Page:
phenocopy


Also found in: Medical, Encyclopedia, Wikipedia.
Related to phenocopy: genocopy, Genetic heterogeneity

phe·no·cop·y

 (fē′nə-kŏp′ē)
n. pl. phe·no·cop·ies
1. An environmentally induced, nonhereditary trait in an organism that closely resembles a genetically determined trait, especially a mutation.
2. An individual exhibiting such a trait.

phenocopy

(ˈfiːnəʊˌkɒpɪ)
n, pl -copies
(Genetics) a noninheritable change in an organism that is caused by environmental influence during development but resembles the effects of a genetic mutation

phe•no•cop•y

(ˈfi nəˌkɒp i)

n., pl. -cop•ies.
a trait or condition that resembles a known genetic defect but is externally caused and not inheritable.
[< German Phänokopie (1935); see phenotype, copy]
References in periodicals archive ?
We confirmed that the double mutant devoid of these two peptide genes was a phenocopy of the receptor mutant, and external application of the synthetic peptides restored contiguous Casparian strip formation in the mutant roots.
Rhabdomyoma of the interventricular septum presenting as a Brugada phenocopy.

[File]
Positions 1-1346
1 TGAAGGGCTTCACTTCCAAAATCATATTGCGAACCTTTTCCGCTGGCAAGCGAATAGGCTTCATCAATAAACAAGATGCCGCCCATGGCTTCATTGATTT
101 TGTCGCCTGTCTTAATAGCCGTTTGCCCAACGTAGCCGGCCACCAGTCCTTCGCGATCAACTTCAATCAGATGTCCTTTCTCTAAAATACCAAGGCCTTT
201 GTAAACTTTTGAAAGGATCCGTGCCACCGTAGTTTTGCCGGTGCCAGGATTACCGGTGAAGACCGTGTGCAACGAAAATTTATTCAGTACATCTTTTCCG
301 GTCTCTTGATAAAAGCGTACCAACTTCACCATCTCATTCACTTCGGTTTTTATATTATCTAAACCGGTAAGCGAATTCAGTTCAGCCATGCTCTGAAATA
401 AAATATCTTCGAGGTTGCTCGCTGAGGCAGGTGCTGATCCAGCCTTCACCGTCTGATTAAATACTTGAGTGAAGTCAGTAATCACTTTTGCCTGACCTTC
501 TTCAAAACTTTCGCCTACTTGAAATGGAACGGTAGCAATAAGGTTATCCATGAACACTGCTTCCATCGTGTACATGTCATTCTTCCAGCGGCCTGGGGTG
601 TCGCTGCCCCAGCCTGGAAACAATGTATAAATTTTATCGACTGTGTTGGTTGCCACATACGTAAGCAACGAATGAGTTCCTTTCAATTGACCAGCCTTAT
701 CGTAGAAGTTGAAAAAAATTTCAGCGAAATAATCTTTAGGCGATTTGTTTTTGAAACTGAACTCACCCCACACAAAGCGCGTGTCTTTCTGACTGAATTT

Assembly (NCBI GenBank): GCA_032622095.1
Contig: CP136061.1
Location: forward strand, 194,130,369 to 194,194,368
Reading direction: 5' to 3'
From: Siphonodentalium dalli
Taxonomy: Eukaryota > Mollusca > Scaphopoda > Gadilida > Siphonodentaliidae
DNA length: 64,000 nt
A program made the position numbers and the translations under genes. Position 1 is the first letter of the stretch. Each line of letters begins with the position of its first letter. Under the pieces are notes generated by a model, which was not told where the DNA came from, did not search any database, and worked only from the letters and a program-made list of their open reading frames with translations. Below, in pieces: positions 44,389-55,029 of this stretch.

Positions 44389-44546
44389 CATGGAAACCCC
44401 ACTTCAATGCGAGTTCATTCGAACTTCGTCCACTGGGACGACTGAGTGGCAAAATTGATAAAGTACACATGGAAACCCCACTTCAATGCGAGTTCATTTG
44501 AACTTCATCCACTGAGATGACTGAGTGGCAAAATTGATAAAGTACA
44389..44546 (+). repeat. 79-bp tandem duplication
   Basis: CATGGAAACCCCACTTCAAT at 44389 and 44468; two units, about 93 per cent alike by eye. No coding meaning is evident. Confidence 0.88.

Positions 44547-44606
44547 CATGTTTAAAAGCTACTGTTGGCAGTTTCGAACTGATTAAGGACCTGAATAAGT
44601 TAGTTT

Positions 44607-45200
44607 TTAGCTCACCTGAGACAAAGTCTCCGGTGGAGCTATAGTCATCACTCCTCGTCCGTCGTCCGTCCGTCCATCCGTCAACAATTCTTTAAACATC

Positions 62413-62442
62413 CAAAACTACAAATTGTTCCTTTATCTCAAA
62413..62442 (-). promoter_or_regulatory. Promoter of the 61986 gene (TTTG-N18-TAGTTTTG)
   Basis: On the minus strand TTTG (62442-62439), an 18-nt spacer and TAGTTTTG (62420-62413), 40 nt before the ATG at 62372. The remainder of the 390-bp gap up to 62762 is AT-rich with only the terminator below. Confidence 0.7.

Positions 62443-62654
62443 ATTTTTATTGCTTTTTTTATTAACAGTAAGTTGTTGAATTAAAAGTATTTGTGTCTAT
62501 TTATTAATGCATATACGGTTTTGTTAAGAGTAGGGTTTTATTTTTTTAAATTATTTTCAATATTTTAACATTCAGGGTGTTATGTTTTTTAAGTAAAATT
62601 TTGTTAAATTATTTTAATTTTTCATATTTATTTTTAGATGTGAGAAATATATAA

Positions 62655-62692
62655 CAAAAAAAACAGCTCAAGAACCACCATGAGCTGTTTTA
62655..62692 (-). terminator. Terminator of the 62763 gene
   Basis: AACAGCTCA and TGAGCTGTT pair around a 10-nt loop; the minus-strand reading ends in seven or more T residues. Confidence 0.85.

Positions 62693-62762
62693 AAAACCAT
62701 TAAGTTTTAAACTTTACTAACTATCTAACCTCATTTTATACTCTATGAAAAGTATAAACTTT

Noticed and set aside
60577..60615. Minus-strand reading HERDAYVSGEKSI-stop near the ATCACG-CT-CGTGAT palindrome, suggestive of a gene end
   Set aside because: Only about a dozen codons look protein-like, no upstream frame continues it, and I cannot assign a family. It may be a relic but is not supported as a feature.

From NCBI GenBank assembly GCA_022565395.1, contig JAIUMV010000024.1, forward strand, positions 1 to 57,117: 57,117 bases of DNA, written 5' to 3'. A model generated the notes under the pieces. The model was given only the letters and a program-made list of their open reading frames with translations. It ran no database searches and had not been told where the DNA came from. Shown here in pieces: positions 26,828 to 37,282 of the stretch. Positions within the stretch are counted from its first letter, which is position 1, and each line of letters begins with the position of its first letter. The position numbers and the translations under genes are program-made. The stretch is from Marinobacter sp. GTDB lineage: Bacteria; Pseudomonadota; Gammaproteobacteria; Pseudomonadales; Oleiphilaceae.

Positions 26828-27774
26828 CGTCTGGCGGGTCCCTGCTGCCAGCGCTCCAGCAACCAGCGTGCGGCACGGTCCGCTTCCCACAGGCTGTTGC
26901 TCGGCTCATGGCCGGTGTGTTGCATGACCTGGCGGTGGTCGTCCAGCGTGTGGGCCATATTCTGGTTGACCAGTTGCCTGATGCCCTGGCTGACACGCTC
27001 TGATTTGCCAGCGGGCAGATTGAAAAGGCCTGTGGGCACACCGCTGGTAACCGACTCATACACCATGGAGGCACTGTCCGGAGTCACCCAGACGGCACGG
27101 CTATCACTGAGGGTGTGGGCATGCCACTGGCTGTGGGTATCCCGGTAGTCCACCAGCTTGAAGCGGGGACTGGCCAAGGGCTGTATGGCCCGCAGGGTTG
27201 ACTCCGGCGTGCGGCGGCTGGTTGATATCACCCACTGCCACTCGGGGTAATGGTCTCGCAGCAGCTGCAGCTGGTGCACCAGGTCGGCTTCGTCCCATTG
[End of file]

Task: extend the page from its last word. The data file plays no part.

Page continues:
Inhibition of Jagged-mediated Notch signaling disrupts zebrafish biliary development and generates multi-organ defects compatible with an Alagille syndrome phenocopy.
ZnT3 knockout mice, who have synaptic zinc deficiency, seem to be "a phenocopy for the synaptic and memory deficits of AD.
That similarity - technically called a phenocopy - clearly shows that Lys05 works by interfering with the recycling system in cells.
That similarity -- technically called a phenocopy -- clearly shows that Lys05 works by interfering with the recycling system in cells.
Adaptation and intelligence: Organic selection and phenocopy.
The two studies' methodological differences notwithstanding, we believe an apt framework for explaining this lies in the hypotheses of Tannock and Brown (2000): (a) the phenocopy hypothesis, which posits that ADHD as a disorder is secondary to reading disability or another primary disorder, and that only secondary symptoms are present, none with profound characteristics such as, for example, cognitive or cerebral deficit and (b) the etiologic hypothesis, according to which the comorbid subgroup of ADHD + RD has a different etiology than the disorders as they occur independently of one another.